Contest a Photo Enforcement Ticket
You may contest a photo enforcement ticket online, by mail or by appearing at a walk-in hearing within 60 calendar days of the ticket issue date (note you can only use one method to adjudicate a ticket, and you then waive your right to use any other method once a hearing decision has been received). If you do not contest or pay your ticket within 30 calendar days of receiving the ticket, a penalty equal to the fine will be added, and you may lose your opportunity to have a hearing. If the ticket is more than 60 days old, you may submit a Motion to Vacate Judgment [PDF] to determine whether you may still contest the ticket. However, your Motion to Vacate Judgment must be received within 120 calendar days from the date the ticket was issued. Also, effective October 23, 2012, you will no longer be able to transfer liability on a photo enforcement ticket.
In accordance with District law, if you submit payment for a ticket fine, you can no longer adjudicate the ticket; therefore, if you are within the 120 days of the ticket being issued and you want to dispute the penalty, you should not pay any portion of the ticket. You should provide evidence to support your defense.
Submit Adjudication Request Online
- An adjudication request can be submitted online. This online process eliminates the need to rely on the postal service and assists in ensuring we receive your adjudication request within the necessary time period.
- Your request must be received within 60 calendar days of the ticket issue date or the mail date if the ticket is for a photo enforced violation.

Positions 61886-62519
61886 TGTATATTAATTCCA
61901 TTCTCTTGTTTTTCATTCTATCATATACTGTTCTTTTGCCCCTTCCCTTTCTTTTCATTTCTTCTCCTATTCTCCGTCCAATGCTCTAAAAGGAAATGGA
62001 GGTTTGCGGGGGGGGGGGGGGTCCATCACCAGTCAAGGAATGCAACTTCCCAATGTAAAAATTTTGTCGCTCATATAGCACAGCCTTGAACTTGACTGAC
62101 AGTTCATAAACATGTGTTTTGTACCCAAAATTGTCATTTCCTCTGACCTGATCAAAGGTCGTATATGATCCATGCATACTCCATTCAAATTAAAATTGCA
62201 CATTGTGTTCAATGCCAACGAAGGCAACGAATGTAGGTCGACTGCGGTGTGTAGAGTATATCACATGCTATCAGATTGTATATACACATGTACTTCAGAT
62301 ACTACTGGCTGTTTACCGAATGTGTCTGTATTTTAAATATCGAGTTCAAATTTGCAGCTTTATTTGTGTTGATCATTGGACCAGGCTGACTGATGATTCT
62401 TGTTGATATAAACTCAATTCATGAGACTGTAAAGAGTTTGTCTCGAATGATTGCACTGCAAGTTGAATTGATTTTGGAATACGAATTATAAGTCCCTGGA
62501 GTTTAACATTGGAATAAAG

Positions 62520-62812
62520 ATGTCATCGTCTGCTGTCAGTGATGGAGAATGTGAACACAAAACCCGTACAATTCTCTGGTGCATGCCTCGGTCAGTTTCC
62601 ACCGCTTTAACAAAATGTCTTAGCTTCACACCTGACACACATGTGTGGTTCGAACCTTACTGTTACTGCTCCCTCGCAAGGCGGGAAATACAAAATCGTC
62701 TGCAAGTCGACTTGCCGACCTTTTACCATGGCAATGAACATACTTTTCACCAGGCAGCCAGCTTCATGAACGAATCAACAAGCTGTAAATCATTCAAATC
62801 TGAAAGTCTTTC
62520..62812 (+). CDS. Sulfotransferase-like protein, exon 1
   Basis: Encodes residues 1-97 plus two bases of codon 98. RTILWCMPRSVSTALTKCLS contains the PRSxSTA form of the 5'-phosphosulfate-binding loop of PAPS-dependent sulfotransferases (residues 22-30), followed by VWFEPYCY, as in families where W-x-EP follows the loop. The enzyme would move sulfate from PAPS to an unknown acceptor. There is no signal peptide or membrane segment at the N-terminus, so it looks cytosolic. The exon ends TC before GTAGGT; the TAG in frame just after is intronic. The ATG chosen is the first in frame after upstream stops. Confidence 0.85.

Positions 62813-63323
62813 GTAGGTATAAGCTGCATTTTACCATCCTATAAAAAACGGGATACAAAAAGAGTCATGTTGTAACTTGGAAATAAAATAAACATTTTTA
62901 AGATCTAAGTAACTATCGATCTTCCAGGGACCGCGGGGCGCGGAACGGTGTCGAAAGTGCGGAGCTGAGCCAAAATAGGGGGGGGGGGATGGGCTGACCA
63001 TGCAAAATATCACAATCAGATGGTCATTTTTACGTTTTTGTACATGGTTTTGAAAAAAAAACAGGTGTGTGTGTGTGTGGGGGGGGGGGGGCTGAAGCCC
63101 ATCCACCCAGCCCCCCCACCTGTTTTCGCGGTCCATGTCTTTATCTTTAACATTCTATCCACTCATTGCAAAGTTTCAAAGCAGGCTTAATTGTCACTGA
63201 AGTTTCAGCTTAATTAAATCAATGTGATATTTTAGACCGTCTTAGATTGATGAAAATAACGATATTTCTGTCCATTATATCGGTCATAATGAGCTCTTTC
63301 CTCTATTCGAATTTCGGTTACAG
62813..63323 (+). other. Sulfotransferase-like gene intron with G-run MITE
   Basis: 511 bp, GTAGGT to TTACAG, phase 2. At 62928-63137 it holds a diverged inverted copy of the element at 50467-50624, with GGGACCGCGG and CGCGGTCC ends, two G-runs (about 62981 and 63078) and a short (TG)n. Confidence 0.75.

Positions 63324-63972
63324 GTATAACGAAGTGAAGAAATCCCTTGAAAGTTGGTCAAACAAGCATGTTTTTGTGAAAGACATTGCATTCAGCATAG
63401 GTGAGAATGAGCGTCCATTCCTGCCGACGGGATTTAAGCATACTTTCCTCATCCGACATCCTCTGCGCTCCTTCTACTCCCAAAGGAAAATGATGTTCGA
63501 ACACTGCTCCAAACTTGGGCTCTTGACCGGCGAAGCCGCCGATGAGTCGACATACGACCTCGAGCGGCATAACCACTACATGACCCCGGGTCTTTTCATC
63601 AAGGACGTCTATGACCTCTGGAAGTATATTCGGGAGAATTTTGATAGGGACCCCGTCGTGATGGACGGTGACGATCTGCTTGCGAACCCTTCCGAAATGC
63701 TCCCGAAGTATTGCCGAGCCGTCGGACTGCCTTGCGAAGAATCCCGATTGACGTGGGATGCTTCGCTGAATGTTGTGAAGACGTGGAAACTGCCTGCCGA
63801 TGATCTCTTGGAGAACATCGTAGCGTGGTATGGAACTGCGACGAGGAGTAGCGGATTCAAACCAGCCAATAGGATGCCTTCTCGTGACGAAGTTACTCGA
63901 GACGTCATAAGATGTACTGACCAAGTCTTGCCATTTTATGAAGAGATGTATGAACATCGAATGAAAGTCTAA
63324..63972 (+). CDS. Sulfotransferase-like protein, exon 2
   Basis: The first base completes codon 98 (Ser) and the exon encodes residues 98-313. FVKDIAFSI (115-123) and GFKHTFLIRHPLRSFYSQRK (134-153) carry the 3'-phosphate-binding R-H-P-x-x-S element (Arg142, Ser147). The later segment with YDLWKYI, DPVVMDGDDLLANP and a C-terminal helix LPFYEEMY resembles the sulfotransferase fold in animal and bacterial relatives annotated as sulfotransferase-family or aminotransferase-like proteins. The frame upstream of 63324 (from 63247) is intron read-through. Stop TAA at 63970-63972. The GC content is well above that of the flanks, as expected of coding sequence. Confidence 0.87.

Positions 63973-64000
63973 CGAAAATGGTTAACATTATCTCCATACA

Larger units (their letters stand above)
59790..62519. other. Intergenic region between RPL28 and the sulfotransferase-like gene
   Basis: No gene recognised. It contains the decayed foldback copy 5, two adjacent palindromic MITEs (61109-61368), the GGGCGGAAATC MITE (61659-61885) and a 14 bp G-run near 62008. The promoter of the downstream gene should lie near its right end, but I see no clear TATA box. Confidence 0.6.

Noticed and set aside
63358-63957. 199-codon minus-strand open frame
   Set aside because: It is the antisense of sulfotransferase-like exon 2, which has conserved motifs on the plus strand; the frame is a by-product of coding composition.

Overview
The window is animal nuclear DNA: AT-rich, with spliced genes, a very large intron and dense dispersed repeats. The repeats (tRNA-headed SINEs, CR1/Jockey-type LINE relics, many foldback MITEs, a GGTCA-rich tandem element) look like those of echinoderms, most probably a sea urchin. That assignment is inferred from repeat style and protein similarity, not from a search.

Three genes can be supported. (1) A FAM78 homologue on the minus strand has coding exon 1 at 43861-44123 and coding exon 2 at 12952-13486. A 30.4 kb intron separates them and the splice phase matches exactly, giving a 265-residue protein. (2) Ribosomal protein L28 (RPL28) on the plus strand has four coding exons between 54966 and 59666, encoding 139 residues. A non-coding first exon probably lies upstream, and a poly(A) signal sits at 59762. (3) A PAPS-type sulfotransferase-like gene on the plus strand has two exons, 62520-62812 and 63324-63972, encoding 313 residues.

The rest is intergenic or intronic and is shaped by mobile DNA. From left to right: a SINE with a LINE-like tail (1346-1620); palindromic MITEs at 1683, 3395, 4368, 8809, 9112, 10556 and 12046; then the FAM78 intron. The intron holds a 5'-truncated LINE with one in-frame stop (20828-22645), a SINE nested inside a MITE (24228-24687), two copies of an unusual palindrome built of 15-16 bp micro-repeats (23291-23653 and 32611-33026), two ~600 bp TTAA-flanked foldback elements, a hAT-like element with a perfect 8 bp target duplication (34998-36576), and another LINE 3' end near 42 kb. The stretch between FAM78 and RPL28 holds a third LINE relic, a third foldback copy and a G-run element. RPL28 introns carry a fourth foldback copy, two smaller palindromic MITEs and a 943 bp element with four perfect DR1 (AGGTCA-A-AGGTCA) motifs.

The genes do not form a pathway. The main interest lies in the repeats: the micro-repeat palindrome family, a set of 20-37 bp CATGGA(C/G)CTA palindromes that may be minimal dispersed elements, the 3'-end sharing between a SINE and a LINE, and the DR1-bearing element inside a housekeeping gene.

- However, if you do not contest or pay within 30 calendar days, a penalty equal to the fine will be added.
- Complete the online adjudication form, summarizing your defense. Submit the form and upload any evidence (photos, vehicle registration, receipts, etc) which you think might help your case. The file format is noted at the end of the online document.
- An e-mail acknowledgment will be sent to the e-mail address you provide. If you do not receive an e-mail acknowledgment, then that means we did not receive your adjudication request, and you need to resubmit it online or submit it by mail or in-person.
- On average, based on customer volume, the hearing examiner's decision letter will be mailed to the registered owner within approximately six months unless a DC DMV Email Ticket Alert Service (TAS) account is established which would allow you to receive an e-mail advising that a decision has been made.
- If you open a TAS account, you will be able to review the decision the same day it is made. You will also be able to monitor all tickets and hearings associated with the registered tag(s) in the account.
Submit Adjudication Request By Mail
- Your request must be received within 60 calendar days of the ticket issue date.
- However if you do not contest or pay within 30 calendar days, a penalty equal to the fine will be added.
- Complete the back of the ticket and check the box for "mail adjudication".
- Complete the Mail Adjudication Form [PDF], summarizing your defense. Submit the form and any evidence, such as photographs, vehicle registration card or receipts, which you think might help your case.
- Send to:
DMV Adjudication Services
Attn: Mail Adjudication
PO Box 37135
Washington, DC 20013
- On average, based on customer volume, you will be notified in writing of the hearing examiner's decision within approximately six months.
Walk-in Hearing - Parking and Photo Enforcement Tickets only
- Hearings for parking and photo tickets are available on a walk-in basis at Adjudication Services.
- To be eligible for a walk-in hearing, you must be the registered vehicle owner or have Power of Attorney* signed by the registered owner authorizing you to act on his/her behalf.
- Explanation of Walk-In Photo Enforcement Hearings
Note: If you contest a ticket and are found liable for the violation, you may appeal to the Traffic Adjudication Appeals Board.